|WWII As Seen by a Child Refugee
It is often said that war is senseless. In maiming, killing, and otherwise disrupting lives, it makes no distinction between the parties of war and the innocent who are, just as often, "collateral" victims.
Just ask Simon Jeruchim, who was a bright lad of 10 with a promising future when World War II broke out. Jeruchim, like his younger brother and older sister, had been born to Polish-Jewish immigrant parents in Paris, where they still lived, blameless and unaware of the catastrophe that was marching toward them from across the Rhine. Fortunately, their parents did know of Hitler's advance, and had heard rumors of Kristallnacht and Nazi persecution, and the young family fled with only what they could carry in their arms.
After France's defeat, when things seemed to have settled down to a grim but bearable state, the family returned to Paris. But it was not long before anti-Semitic propaganda and civil rights restrictions began to spread, and things slid from grim to threatening. Then, in the summer of 1942, Jews throughout France were rounded up and deported to concentration camps, and the Jeruchim family again fled. They managed to avoid the French police, who were assisting the Nazis in the roundup, but the parents realized it was too risky to remain together as a family.
Simon and his sister, Alice, and brother, Michel, were separated and placed in foster homes around Normandy, where they passed the war years. The parents continued their flight, which led inexorably to their arrest and deportation to Auschwitz. It would be fifty long years before the Jeruchim children learned of their parents' fate.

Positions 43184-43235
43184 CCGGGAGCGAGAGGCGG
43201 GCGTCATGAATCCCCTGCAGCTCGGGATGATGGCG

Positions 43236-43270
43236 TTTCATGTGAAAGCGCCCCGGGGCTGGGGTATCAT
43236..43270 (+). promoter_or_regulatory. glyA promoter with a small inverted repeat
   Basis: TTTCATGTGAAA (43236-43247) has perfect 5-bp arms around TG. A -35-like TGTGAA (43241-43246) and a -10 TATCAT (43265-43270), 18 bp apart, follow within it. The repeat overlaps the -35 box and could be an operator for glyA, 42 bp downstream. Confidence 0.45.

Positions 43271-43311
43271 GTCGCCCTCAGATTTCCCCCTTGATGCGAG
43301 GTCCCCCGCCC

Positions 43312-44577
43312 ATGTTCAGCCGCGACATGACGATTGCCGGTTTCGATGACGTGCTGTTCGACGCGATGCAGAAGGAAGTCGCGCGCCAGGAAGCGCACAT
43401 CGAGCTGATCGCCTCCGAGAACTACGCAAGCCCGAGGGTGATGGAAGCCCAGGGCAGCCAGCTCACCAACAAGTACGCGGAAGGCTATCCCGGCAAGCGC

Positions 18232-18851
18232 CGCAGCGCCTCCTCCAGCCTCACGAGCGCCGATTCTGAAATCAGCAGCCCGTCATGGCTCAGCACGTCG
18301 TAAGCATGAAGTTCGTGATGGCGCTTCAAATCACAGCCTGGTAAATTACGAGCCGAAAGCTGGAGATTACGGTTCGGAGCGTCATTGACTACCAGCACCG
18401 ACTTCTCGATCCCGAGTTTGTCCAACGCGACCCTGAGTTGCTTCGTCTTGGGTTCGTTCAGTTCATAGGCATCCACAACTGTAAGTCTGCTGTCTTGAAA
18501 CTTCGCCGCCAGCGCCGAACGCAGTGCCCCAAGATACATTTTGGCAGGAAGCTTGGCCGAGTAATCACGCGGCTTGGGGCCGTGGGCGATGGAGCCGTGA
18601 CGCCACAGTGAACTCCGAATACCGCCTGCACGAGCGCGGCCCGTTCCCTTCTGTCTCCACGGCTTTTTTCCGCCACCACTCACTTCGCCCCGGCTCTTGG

Young Simon Jeruchim spent the war years sheltered by gentile families in and around the village of Savigny-le-Vieux. It was harsh compared to life in Paris--there was no electricity or plumbing, and Simon was sometimes tolerated only grudgingly.
Still, he was alive and relatively safe. He pretended to be Catholic, and even went to Mass on Sundays, and did a young man's share of farm work, which he found heavy and difficult; but he did what was required without complaint or resentment. His real burden was separation from his family and the loneliness, isolation, uncertainty, and fear that hung over him constantly. He had but little news of his sister, who was living nearby, and could only wonder what had become of his brother and parents, of whom he heard nothing at all.
Finally, in 1944, France was liberated. Simon, still hiding in Normandy at the time, was at the cross-road of the Allied invasion where he witnessed that dramatic event. After the liberation, Simon and his siblings returned to Paris. But still the family was not together. An uncle placed the children in a series of Jewish children's homes, and in 1949 they were sent to begin new lives in America. It was not until many years later--in fact, during final preparation of Hidden in France--that Jeruchim finally learned the fate of his parents, which tragic tale is told in special postscript to the book.
Simon Jeruchim is a noted package designer specializing in the creation of new lines of fragrance and cosmetics. He also enjoys other artistic endeavors such as graphic design, book illustration, and painting. He lives and writes in Pomona, New York.